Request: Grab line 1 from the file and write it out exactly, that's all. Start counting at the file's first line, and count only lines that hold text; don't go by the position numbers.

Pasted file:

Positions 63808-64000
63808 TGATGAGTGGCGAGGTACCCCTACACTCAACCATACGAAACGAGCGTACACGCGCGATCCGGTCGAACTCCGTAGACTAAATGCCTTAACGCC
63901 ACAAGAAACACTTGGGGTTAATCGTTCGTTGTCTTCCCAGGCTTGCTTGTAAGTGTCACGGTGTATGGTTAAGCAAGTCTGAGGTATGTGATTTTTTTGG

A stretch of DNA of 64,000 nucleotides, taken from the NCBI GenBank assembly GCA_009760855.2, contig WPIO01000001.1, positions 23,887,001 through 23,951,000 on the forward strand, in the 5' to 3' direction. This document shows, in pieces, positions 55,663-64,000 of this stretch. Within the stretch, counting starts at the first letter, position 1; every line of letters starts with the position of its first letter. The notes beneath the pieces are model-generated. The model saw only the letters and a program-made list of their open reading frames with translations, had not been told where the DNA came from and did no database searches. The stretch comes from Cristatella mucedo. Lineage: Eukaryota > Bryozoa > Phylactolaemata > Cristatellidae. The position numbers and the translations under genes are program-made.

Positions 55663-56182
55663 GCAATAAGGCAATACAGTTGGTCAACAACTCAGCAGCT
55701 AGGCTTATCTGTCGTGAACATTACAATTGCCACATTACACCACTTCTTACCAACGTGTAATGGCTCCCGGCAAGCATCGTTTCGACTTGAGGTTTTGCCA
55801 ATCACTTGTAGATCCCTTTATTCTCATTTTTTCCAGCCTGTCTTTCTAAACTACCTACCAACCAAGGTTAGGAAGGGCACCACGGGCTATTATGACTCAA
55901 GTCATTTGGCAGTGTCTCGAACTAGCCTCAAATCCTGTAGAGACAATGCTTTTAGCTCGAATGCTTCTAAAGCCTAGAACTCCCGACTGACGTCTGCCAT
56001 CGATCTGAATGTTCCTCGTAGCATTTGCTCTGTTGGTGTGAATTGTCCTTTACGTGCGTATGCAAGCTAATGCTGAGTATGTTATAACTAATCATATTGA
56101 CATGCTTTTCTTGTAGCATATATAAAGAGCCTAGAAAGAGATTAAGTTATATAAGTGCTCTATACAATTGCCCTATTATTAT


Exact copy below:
Positions 63808-64000